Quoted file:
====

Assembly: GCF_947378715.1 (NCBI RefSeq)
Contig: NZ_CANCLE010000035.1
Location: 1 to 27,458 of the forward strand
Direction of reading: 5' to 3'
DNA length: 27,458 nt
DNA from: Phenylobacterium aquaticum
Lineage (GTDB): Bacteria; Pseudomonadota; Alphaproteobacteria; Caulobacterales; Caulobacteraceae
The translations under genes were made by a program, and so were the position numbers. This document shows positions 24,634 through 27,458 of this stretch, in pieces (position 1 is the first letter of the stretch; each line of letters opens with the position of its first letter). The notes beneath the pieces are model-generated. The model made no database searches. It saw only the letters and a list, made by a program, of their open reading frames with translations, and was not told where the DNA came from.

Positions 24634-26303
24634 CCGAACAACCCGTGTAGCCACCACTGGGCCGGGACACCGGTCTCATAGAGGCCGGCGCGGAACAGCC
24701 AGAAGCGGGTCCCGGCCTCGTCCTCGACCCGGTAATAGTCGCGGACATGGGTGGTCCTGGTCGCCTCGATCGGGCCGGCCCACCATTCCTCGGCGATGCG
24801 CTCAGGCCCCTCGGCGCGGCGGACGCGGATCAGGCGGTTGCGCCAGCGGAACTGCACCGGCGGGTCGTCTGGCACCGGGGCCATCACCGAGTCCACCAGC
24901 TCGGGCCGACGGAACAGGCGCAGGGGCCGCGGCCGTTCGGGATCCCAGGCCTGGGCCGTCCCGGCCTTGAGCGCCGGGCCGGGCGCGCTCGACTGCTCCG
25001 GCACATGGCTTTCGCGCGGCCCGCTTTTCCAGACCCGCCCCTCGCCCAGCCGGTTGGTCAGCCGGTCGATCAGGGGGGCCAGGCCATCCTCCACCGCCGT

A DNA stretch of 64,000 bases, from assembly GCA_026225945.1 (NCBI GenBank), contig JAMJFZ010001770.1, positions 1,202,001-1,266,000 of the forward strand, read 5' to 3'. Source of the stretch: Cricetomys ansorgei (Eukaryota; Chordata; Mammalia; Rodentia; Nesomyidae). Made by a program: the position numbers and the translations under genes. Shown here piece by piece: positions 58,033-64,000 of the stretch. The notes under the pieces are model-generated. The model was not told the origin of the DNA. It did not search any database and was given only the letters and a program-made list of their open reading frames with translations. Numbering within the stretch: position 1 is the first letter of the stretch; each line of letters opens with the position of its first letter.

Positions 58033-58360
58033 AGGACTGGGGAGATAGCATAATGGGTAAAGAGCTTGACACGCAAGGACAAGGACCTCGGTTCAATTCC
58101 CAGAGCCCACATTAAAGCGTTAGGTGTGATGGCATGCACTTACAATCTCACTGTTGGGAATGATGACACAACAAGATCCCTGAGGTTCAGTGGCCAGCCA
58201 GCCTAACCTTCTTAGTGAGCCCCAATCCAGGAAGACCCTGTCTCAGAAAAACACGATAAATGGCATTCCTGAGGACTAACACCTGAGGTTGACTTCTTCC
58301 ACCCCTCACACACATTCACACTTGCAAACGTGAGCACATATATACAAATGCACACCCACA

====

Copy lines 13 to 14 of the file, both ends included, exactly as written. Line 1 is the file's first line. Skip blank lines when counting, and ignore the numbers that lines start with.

24901 TCGGGCCGACGGAACAGGCGCAGGGGCCGCGGCCGTTCGGGATCCCAGGCCTGGGCCGTCCCGGCCTTGAGCGCCGGGCCGGGCGCGCTCGACTGCTCCG
25001 GCACATGGCTTTCGCGCGGCCCGCTTTTCCAGACCCGCCCCTCGCCCAGCCGGTTGGTCAGCCGGTCGATCAGGGGGGCCAGGCCATCCTCCACCGCCGT